The Administrative Review Act, Ill.Rev.Stat.1955, c. 110, § 265 provides as follows:
"This Act shall apply to and govern every action to review judicially a final decision of any administrative agency where the Act creating or conferring power on such agency, by express reference, adopts the provisions of this Act. In all such cases, any other statutory, equitable or common law mode of review of decisions of administrative agencies heretofore available shall not be employed after the effective date hereof."
Thus there is only one method of judicial review of the Zoning Board of Appeals' decision granting a variance. The plaintiff attempted, by the statutory judicial review procedure, to set aside the order granting the variance and was unsuccessful. The variance granted is, therefore, in full force and effect and the defendant owner has the right to construct the proposed building on the front lot line of its property.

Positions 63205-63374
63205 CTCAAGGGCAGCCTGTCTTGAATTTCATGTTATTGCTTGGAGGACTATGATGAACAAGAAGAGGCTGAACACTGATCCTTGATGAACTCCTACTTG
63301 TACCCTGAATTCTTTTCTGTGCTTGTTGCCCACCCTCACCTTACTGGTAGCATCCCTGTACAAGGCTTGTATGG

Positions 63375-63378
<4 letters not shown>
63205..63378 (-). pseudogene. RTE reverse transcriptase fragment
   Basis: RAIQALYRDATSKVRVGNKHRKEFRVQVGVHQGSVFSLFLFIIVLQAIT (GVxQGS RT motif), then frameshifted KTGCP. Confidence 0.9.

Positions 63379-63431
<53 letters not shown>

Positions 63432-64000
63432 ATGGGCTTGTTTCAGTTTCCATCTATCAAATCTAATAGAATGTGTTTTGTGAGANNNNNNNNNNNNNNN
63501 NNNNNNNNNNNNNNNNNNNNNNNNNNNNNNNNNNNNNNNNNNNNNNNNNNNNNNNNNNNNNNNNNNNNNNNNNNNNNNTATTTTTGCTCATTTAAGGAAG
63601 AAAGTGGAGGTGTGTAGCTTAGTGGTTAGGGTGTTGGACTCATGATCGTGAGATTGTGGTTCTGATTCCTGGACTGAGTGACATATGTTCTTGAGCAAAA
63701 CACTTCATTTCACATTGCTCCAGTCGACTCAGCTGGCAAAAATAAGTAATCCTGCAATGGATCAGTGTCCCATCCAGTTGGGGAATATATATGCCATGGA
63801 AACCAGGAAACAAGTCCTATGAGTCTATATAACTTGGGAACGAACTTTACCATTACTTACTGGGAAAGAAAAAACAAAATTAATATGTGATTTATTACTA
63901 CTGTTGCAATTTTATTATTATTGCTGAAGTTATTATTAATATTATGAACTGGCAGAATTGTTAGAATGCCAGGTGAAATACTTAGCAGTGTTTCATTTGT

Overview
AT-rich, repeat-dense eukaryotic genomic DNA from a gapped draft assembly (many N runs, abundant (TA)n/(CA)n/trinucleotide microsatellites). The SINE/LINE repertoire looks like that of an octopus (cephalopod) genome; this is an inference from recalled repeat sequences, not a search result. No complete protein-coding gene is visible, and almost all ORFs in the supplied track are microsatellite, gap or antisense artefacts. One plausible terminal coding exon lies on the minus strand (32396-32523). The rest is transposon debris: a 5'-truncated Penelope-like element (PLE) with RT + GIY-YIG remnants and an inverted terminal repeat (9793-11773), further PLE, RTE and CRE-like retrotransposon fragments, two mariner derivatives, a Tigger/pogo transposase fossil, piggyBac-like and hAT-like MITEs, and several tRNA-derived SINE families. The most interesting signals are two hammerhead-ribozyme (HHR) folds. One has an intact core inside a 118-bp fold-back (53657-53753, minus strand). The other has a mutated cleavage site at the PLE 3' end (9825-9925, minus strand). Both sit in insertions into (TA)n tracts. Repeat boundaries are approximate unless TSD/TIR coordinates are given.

Section 73-9 confers upon the proper local authorities of the municipality or any owner or tenant of real property in the same contiguous zoning district the right to enjoin the construction of a building in violation of the Zoning Ordinance. The building is not to be constructed in violation of the Zoning Ordinance of the City of Chicago but in full accordance therewith pursuant to the granting of the front lot line building variance by the Zoning Board of Appeals. Accordingly the entire foundation of plaintiff's action based on § 73-9 collapses.
One of the grounds of the motion to dismiss is,
"3. As a matter of law, the Statute of the State of Illinois, Ill.Rev. Stat. (1955) c. 24, § 73-9, does not grant to plaintiff the right to bring such action."